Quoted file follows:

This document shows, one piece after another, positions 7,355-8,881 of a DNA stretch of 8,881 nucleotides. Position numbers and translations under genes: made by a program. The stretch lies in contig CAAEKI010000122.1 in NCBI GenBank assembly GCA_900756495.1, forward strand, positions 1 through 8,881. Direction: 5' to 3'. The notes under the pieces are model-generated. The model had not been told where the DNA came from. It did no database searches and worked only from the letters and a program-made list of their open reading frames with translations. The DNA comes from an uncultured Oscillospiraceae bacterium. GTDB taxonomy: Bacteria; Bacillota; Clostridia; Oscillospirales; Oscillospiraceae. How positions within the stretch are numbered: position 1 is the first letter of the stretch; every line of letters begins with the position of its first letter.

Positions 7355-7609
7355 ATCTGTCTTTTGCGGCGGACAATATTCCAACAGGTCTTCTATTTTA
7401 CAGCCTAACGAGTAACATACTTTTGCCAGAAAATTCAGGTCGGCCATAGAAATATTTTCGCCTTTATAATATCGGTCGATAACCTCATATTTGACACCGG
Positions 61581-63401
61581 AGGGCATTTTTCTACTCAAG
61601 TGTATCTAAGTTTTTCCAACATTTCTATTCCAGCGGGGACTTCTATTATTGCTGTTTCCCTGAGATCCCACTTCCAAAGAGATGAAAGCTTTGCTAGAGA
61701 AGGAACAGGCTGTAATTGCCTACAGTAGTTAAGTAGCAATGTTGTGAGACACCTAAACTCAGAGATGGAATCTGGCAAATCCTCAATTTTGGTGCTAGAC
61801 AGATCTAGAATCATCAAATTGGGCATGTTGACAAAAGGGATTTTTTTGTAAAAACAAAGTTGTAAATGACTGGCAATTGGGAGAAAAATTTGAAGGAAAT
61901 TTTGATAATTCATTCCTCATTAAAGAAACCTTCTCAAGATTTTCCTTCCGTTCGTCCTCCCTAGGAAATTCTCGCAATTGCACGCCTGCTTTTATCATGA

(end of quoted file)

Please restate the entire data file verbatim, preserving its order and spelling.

This document shows, one piece after another, positions 7,355-8,881 of a DNA stretch of 8,881 nucleotides. Position numbers and translations under genes: made by a program. The stretch lies in contig CAAEKI010000122.1 in NCBI GenBank assembly GCA_900756495.1, forward strand, positions 1 through 8,881. Direction: 5' to 3'. The notes under the pieces are model-generated. The model had not been told where the DNA came from. It did no database searches and worked only from the letters and a program-made list of their open reading frames with translations. The DNA comes from an uncultured Oscillospiraceae bacterium. GTDB taxonomy: Bacteria; Bacillota; Clostridia; Oscillospirales; Oscillospiraceae. How positions within the stretch are numbered: position 1 is the first letter of the stretch; every line of letters begins with the position of its first letter.

Positions 7355-7609
7355 ATCTGTCTTTTGCGGCGGACAATATTCCAACAGGTCTTCTATTTTA
7401 CAGCCTAACGAGTAACATACTTTTGCCAGAAAATTCAGGTCGGCCATAGAAATATTTTCGCCTTTATAATATCGGTCGATAACCTCATATTTGACACCGG
Positions 61581-63401
61581 AGGGCATTTTTCTACTCAAG
61601 TGTATCTAAGTTTTTCCAACATTTCTATTCCAGCGGGGACTTCTATTATTGCTGTTTCCCTGAGATCCCACTTCCAAAGAGATGAAAGCTTTGCTAGAGA
61701 AGGAACAGGCTGTAATTGCCTACAGTAGTTAAGTAGCAATGTTGTGAGACACCTAAACTCAGAGATGGAATCTGGCAAATCCTCAATTTTGGTGCTAGAC
61801 AGATCTAGAATCATCAAATTGGGCATGTTGACAAAAGGGATTTTTTTGTAAAAACAAAGTTGTAAATGACTGGCAATTGGGAGAAAAATTTGAAGGAAAT
61901 TTTGATAATTCATTCCTCATTAAAGAAACCTTCTCAAGATTTTCCTTCCGTTCGTCCTCCCTAGGAAATTCTCGCAATTGCACGCCTGCTTTTATCATGA